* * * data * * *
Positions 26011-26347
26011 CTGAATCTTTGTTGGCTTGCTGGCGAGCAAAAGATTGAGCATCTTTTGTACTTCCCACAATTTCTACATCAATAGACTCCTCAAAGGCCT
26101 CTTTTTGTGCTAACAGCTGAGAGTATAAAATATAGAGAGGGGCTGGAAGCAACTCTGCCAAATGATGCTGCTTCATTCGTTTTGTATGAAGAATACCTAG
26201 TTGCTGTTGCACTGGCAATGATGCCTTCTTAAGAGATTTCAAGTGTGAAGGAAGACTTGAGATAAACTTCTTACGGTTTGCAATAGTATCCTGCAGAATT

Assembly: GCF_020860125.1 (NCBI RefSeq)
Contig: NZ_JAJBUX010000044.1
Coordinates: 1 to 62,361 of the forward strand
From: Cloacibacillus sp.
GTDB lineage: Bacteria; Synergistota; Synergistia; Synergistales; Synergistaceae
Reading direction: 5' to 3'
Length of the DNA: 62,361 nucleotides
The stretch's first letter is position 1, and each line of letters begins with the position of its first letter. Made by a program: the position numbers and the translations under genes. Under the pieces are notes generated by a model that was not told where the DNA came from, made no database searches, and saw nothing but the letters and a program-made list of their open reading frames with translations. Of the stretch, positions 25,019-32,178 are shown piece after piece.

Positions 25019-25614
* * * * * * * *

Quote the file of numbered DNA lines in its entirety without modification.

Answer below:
Positions 26011-26347
26011 CTGAATCTTTGTTGGCTTGCTGGCGAGCAAAAGATTGAGCATCTTTTGTACTTCCCACAATTTCTACATCAATAGACTCCTCAAAGGCCT
26101 CTTTTTGTGCTAACAGCTGAGAGTATAAAATATAGAGAGGGGCTGGAAGCAACTCTGCCAAATGATGCTGCTTCATTCGTTTTGTATGAAGAATACCTAG
26201 TTGCTGTTGCACTGGCAATGATGCCTTCTTAAGAGATTTCAAGTGTGAAGGAAGACTTGAGATAAACTTCTTACGGTTTGCAATAGTATCCTGCAGAATT

Assembly: GCF_020860125.1 (NCBI RefSeq)
Contig: NZ_JAJBUX010000044.1
Coordinates: 1 to 62,361 of the forward strand
From: Cloacibacillus sp.
GTDB lineage: Bacteria; Synergistota; Synergistia; Synergistales; Synergistaceae
Reading direction: 5' to 3'
Length of the DNA: 62,361 nucleotides
The stretch's first letter is position 1, and each line of letters begins with the position of its first letter. Made by a program: the position numbers and the translations under genes. Under the pieces are notes generated by a model that was not told where the DNA came from, made no database searches, and saw nothing but the letters and a program-made list of their open reading frames with translations. Of the stretch, positions 25,019-32,178 are shown piece after piece.

Positions 25019-25614